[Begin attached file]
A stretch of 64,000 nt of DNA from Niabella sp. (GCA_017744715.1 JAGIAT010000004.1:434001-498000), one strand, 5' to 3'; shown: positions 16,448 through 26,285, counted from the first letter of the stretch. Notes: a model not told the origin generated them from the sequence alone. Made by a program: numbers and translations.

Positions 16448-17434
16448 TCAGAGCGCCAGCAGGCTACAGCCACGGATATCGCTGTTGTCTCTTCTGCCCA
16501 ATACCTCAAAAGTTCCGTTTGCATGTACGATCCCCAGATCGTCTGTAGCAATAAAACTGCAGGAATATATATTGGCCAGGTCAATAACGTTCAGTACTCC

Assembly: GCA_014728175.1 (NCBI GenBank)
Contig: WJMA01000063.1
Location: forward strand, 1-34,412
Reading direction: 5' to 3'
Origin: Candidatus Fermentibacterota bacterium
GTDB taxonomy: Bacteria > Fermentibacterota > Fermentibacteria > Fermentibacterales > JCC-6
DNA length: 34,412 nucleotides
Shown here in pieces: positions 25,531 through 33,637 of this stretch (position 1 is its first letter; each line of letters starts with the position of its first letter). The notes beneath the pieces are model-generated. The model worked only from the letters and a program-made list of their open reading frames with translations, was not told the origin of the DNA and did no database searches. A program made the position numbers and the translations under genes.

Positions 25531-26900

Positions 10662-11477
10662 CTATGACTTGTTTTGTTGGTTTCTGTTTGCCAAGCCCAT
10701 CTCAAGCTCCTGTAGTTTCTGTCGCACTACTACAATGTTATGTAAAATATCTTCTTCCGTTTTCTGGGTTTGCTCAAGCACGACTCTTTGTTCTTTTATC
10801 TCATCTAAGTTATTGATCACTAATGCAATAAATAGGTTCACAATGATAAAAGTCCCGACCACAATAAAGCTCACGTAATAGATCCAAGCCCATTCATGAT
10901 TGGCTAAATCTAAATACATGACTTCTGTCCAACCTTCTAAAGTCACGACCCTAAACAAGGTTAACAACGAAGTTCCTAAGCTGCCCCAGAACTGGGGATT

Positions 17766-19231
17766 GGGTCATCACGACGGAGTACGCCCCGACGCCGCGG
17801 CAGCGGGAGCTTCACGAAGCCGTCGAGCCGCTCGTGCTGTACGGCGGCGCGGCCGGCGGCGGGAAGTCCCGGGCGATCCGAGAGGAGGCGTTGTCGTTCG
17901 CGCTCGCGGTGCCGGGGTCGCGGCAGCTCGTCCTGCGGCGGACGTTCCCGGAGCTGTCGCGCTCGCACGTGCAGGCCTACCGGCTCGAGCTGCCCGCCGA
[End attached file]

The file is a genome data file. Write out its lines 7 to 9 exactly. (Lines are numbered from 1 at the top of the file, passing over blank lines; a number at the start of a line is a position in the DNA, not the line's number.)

Location: forward strand, 1-34,412
Reading direction: 5' to 3'
Origin: Candidatus Fermentibacterota bacterium